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Pajeon is a Korean pancake with squid and spring onions being the main ingredients.
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We then got some ice cream and found another tent.

Again since we were drinking alcohol we ordered a good meat and rice soup and a cold noodle soup. Both were really good.
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Before we knew it we were all nice and tipsy and stuffed from all of the food so it was time to say goodbye to Gaya Fest.
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Gaya Fest!

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Last weekend we were lucky to have a long 5 day weekend. Friday was labour day and then Tuesday was children’s day. Myself and Jason were planning on going camping during this time but we noticed that it was supposed to be raining so we decided to take a rain check (pun intended).

Another reason that we didn’t go is because our city, Gimhae, was celebrating its annual festival; Gaya Festival.
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This is very much an unknown festival to people outside of our city but we love it! The festival takes place right outside my school so it was pretty exciting while walking home, watching them prepare the tents.

So what is Gaya Fest?

It is a festival to celebrate the history of Gaya (what this region was known as a long time ago).

Gaya festival officially opened on Wednesday with a parade through the city. It passed our apartment so I was lucky to get to watch it.
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We started off the celebrations on Thursday night by watching our friend Yeong-hwa perform at the Gimhae theater. She was playing the gayageum. It is a beautiful Korean string instrument and the music that was performed was absolutely outstanding!

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The next day we met some friends and spent all day and night at the festival. It is a much more laid back festival compared to others in Korea (I think that’s because it’s lesser known)
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We basically spent the day eating and drinking. (I’ll write a separate post about the food that we ate).
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Our friend Nick told us that he had never flown a kite before so we found some for sale and he managed to make a childhood dream come true. It was so sweet.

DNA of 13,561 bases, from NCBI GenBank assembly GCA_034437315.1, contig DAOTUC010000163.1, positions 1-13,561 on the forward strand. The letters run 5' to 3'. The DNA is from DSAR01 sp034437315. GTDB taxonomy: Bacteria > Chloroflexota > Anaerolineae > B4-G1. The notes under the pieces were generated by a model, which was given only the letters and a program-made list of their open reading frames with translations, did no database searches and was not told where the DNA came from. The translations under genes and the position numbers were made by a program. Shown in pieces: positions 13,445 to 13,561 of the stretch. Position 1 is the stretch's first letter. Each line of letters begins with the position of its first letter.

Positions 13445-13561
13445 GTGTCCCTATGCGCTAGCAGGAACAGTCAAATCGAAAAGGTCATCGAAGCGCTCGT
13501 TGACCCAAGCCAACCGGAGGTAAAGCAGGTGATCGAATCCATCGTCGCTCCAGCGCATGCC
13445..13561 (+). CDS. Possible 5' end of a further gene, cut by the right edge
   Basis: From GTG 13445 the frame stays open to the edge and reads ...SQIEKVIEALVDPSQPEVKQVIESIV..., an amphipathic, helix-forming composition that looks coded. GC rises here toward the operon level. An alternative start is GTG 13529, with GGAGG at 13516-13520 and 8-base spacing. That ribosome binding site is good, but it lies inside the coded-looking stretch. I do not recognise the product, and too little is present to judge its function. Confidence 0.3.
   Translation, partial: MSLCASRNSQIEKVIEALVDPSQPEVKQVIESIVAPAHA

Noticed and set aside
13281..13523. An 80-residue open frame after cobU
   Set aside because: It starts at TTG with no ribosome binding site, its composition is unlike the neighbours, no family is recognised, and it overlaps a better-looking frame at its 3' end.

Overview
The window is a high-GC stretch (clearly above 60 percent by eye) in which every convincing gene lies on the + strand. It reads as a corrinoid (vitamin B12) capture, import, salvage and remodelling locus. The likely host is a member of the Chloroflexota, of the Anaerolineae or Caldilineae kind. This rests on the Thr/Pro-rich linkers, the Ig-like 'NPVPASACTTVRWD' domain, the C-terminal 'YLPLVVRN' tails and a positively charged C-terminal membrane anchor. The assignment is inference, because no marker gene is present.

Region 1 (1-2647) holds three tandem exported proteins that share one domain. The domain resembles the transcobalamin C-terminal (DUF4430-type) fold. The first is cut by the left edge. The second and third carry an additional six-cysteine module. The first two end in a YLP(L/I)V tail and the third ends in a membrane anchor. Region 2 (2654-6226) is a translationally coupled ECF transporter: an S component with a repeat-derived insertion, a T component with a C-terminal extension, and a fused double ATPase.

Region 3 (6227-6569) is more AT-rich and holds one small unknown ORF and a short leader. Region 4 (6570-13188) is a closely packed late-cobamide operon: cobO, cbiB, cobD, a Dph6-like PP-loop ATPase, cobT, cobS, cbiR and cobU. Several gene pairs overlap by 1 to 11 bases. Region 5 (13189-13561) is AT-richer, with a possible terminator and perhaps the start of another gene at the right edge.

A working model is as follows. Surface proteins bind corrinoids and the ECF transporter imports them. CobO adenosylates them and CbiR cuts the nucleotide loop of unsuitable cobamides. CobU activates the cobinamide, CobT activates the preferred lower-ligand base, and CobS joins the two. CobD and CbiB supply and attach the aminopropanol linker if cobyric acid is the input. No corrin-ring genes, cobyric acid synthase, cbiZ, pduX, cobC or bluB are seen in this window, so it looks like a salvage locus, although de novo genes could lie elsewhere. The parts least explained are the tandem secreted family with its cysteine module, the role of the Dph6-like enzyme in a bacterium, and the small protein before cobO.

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We had so much fun at the festival, I saw so many of my students there (past and present) enjoying themselves which made the experience all the better.
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I’ve loved going to festivals here in Korea and I’m hoping to get to a few more before we leave this beautiful country.
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Busan Canola Flower Festival

IMG_8764What a great festival this was!
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The Nakdong River Yuchae Flower Festival is only in its fourth year but it’s a really great festival that I’d recommend to everyone living nearby.

IMG_8789For a few weeks the big riverside area of the Nakdong river transforms in to a mesmerizing sea of yellow canola flowers for as far as the eye can see.

IMG_8765We are lucky because it is only a 30 minute subway ride from Gimhae to the festival. Myself, Jason and our friend Ian decided to go last Friday after school. Once we arrived I immediately fell in love with this small festival.
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There were a few tents selling food and drinks but it’s nowhere near as big as the many other festivals that I’ve experienced here in Korea. For me, this just made the festival even more wonderful. There is a very laid back feel to it and there weren’t many people there.
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Which meant that we had plenty of opportunities to take photos of the flowers without people.
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As you can see from the photos, it was absolutely beautiful there and I’m sure sunrise would be magical as the sun rises from behind the city.